- Not be a delivery provider but a delivery enabler where its funding/grant-making is consistently targeted towards real systems change.
- Inform its programming decisions with rigorous research, data and expertise on gender equality and women’s empowerment so as to better ensure viability and sustainability of programming and their local/regional impacts over the long term.
- Fill the gaps and refrain from competing with other organizations.
- Take a world-view in its approach to delivering programming, leveraging multiple levels of local, regional, national and international movements as a well as an inter-sectoral focus including, for example, LGBTQI movements.
- Support efforts by recipients focused on advocacy, mentorship, local/regional/South-South partnerships and mutual learning opportunities.
Institutional arrangements and governance functions
In the Framework Document, Global Affairs Canada considers that the Partnership should have an oversight mechanism that would include monitoring, reporting and evaluation functions, including the tracking of Official Development Assistance (ODA)-eligible funding by the Partnership, impact assessments of results achieved, and the use of gender-sensitive or feminist approaches to evaluation. Its governance structure would have as a central component due diligence and fiduciary risk-monitoring and management of investments and funding. Participants recognized the very real challenges in balancing the innovative nature of the Partnership with existing legal and legislative restrictions and raised the importance of ensuring that there would be minimal barriers to opening up truly innovative partnership opportunities. Partners also expressed a preference for the Partnership to be at arm’s length from the Government of Canada.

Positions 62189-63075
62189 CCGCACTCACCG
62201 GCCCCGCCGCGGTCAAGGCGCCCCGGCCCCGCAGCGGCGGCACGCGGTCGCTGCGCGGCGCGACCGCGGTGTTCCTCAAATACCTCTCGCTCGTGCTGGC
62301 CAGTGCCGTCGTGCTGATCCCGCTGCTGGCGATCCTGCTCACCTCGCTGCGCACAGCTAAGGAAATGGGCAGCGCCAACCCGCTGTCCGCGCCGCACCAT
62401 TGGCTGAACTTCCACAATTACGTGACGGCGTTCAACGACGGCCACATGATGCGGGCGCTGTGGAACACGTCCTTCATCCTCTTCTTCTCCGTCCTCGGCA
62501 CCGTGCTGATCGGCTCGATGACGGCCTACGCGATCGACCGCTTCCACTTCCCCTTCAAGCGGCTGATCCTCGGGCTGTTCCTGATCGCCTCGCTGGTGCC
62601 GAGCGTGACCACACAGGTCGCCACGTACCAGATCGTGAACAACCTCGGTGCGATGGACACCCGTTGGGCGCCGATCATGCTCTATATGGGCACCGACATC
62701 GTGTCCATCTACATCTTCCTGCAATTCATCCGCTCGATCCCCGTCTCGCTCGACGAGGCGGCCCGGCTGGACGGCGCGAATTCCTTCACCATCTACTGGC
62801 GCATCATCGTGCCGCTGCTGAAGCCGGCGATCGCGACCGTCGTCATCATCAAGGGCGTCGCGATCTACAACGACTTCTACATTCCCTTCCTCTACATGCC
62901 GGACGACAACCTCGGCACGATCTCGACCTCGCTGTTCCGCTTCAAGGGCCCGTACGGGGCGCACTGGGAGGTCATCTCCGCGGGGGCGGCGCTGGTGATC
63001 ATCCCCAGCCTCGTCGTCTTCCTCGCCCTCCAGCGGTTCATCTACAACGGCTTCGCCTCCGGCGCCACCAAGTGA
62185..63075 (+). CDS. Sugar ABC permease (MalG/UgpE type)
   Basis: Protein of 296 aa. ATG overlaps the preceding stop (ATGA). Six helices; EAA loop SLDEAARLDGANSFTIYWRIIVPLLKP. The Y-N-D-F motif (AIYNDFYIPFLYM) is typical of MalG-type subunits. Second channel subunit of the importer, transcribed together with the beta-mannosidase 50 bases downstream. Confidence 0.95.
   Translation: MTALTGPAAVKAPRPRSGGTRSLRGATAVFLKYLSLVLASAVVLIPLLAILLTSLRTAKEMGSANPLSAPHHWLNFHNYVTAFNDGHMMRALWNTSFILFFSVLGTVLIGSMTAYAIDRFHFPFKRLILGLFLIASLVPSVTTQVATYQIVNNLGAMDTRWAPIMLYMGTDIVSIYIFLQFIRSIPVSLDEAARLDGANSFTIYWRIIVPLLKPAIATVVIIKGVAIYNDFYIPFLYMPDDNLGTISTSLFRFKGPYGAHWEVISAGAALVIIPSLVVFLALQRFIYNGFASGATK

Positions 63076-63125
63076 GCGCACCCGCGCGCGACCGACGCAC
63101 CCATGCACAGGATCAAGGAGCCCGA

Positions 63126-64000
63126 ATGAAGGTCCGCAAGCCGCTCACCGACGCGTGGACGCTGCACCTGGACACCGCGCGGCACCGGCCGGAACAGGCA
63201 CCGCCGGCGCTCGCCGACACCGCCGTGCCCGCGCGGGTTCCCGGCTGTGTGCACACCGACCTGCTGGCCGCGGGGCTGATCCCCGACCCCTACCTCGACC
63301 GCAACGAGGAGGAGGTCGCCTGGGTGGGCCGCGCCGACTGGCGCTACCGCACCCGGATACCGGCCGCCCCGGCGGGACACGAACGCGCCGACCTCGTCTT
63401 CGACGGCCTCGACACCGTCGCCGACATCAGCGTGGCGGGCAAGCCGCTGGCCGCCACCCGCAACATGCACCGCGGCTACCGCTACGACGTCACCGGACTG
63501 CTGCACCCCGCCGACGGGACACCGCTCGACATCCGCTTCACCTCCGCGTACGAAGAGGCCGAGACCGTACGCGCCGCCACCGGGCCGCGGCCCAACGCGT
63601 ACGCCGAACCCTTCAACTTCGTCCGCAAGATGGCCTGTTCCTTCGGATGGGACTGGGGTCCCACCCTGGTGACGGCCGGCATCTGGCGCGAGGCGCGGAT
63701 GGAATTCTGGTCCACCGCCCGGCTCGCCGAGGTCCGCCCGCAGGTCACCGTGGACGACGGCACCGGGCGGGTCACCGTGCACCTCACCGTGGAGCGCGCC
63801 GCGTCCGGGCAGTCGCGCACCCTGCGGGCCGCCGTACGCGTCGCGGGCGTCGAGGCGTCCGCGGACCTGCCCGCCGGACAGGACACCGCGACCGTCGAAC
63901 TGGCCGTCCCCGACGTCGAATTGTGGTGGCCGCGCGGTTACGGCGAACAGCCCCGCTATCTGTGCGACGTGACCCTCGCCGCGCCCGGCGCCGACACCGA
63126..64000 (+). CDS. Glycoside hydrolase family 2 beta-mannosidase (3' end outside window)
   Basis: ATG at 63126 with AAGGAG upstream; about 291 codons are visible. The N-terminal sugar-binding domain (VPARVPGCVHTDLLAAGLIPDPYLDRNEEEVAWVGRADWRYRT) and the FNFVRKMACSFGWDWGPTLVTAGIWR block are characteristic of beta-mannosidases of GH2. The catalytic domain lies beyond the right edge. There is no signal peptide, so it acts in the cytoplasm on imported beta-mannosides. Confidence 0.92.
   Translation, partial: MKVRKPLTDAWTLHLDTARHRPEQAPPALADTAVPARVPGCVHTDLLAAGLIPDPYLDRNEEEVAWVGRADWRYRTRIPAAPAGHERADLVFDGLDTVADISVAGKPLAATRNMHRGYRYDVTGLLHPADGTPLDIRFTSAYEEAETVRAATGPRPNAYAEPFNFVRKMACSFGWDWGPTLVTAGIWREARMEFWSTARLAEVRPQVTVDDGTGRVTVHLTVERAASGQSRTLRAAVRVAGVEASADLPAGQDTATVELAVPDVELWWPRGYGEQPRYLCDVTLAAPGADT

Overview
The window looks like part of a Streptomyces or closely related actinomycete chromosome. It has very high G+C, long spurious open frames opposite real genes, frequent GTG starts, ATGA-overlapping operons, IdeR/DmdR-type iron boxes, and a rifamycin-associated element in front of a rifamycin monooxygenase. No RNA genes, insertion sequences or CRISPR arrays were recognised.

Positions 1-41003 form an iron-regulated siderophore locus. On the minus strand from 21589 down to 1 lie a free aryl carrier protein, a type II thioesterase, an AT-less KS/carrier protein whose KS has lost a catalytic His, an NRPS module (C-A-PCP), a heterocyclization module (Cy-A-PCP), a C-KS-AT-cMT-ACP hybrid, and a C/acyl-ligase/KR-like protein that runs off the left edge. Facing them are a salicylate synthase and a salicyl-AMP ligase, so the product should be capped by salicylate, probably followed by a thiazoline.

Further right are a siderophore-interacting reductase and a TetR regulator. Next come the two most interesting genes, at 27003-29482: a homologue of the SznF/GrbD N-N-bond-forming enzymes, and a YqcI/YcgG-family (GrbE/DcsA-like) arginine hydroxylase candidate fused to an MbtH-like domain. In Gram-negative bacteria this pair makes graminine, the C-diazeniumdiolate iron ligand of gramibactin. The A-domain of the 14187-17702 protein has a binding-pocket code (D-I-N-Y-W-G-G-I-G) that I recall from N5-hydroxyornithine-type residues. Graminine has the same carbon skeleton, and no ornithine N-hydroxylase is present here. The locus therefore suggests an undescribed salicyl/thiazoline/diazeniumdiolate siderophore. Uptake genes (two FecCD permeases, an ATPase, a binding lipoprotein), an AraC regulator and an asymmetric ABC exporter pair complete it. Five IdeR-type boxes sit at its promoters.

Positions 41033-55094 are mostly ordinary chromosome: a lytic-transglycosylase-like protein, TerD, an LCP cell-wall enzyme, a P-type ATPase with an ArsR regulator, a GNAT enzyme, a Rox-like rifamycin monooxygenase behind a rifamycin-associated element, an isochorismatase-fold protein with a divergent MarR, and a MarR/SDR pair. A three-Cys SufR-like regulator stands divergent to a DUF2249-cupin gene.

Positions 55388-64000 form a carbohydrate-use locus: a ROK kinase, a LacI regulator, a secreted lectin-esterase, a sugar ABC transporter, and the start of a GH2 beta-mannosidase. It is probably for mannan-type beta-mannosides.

Details of what we heard
On the institutional structure of the Partnership, Global Affairs Canada heard that the Partnership should:
- Not reside as an entity under the umbrella of the federal government as this would have less appeal to philanthropists.
- Carefully consider its legal form – whether an NGO structure, a charitable organization, a Foundation, etc. – in light of the impact a given form would have on who we attract as investors and how we attract them.
- Be clear about whether it requires new legislation to be established. For example, exploring a Partnership that contains multiple economic entities could be helpful such as a hospital structure which includes a research arm, an investment arm, and a financing arm.
- Be nimble.
- Be established within a clear regulatory framework to enable certainty, sustainability and long-term planning for investors, donors and recipients alike.
On the topic of governance, leadership, management and culture, Global Affairs Canada heard that:
- The Partnership, and those delivering its mandate, must take a feminist approach to programming, governance, leadership, management and culture. This feminist approach must also be clearly defined and adaptable to local contexts.
- The early years (start-up period) of the Partnership should have the right profile of people for the challenges of building and lifting up the platform. This profile for the start-up years could be different from that required for the on-going operations of the Partnership. This could be explored with carefully crafted leadership and governance profiles.
- Advisory and oversight committees should be reflective and inclusive of all partners.